“Doc, you gotta’ help me”: corticosteroids as an adjuvant for pharyngitis

Resident Clinical Pearl – December 2015

Kavish Chandra, R1 FMEM, Dalhousie University, Saint John, New Brunswick

Reviewed by: Dr Matt Greer and Dr David Lewis

Pharyngitis is a common presenting complaint in the EDs and primary care practices. The etiology of pharyngitis most commonly is viral in origin (rhinovirus, coronavirus and adenovirus); however, other infectious etiologies include bacteria, fungi and parasites.1 Of the bacterial causes, group A beta-hemolytic Streptococcus (GABHS) is the most common pathogen, representing 15% of pharyngitis cases in adults and 15 to 30% in children (1).



There are several treatment algorithms for the treatment of GABHS, and varying treatments for the other etiologies of pharyngitis. While physicians often assume that patients are seeking antibiotics for the treatment of their pharyngitis, a major treatment goal for patients is to improve their pain and swallowing.2 Some advocate for the addition of a single dose of dexamethasone in moderate to severe cases, which may shorten the duration of pain (2).


The Question:

How effective are corticosteroids as an adjuvant in the treatment of pharyngitis?

A Cochrane review in 2012 looked 8 randomized-controlled trials which included 743 adult and pediatric patients with tonsillitis, pharyngitis, sore throat and/or odynophagia treated with either corticosteroids or placebo (3). The meta-analysis included out-patients in the ED or in primary care practices and excluded in-patients, patients with infectious mononucleosis, post-surgery or peritonsillar abscesses. Primary outcomes were: resolution of pain and mean time to onset of pain relief. Corticosteroids included betamethasone (8mg), dexamethasone (up to 10mg) or prednisone (60mg), and were administered either orally or intramuscularly. All patients received antibiotics and other analgesia. In addition to antibiotics and analgesia, the administration of corticosteroids increased the likelihood of complete pain resolution at 24 hours by 3.2 times and by 1.7 times at 48 hours, NNT of 3.3 and 3.7 respectively. The administration of corticosteroids reduced the mean time to onset of pain relief by 6 hours and 14.4 hours for complete pain resolution. There were no differences in adverse effects in the corticosteroid and placebo groups.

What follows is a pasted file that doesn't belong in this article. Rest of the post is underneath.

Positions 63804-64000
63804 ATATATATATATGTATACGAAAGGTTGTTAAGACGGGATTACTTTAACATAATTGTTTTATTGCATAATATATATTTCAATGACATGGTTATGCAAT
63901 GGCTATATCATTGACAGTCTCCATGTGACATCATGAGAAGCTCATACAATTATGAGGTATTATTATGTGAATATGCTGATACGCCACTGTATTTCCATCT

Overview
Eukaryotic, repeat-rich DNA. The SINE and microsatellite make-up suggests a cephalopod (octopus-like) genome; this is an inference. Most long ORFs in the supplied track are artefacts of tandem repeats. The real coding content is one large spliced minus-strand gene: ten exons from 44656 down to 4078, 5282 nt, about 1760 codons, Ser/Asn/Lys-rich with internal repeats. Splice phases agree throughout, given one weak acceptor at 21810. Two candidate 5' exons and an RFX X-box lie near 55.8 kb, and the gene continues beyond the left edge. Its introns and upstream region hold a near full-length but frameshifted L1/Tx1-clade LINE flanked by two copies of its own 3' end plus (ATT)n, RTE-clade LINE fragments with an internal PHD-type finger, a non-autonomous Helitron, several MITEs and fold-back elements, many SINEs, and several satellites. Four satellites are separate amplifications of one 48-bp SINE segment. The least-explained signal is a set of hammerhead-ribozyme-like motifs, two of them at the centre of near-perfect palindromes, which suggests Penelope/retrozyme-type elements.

Limitations of the review: all patients were treated with an antibiotic and analgesia in addition to a corticosteroid in the treatment arm. Therefore, studies are needed to assess the effectiveness of corticosteroids as stand-alone therapy. Two trials included only children, and because of the small number of participants in each RCT, there was high heterogeneity and inconsistent results in that group of patients. The meta-analysis was also underpowered to detect adverse effects; however, the short courses of corticosteroids are unlikely to be harmful.


Bottom Line:

In conjunction with antibiotic therapy, corticosteroids can reduce pain and decrease time to complete resolution of pain in patients with pharyngitis.



  1. Cline, D. (2013). Infections and disorders of the neck and upper airway. (3rd ed.) Tintinalli’s emergency medicine: Just the facts (pages 550-555). New York: McGraw-Hill.
  1. Korb, K., Scherer, M., & Chenot, J. F. (2010). Steroids as adjuvant therapy for acute pharyngitis in ambulatory patients: A systematic review. Annals of Family Medicine, 8(1), 58-63.
  1. Hayward, G., Thompson, M. J., Perera, R., Glasziou, P. P., Del Mar, C. B., & Heneghan, C. J. (2012). Corticosteroids as standalone or add-on treatment for sore throat. The Cochrane Database of Systematic Reviews, 10, CD008268.


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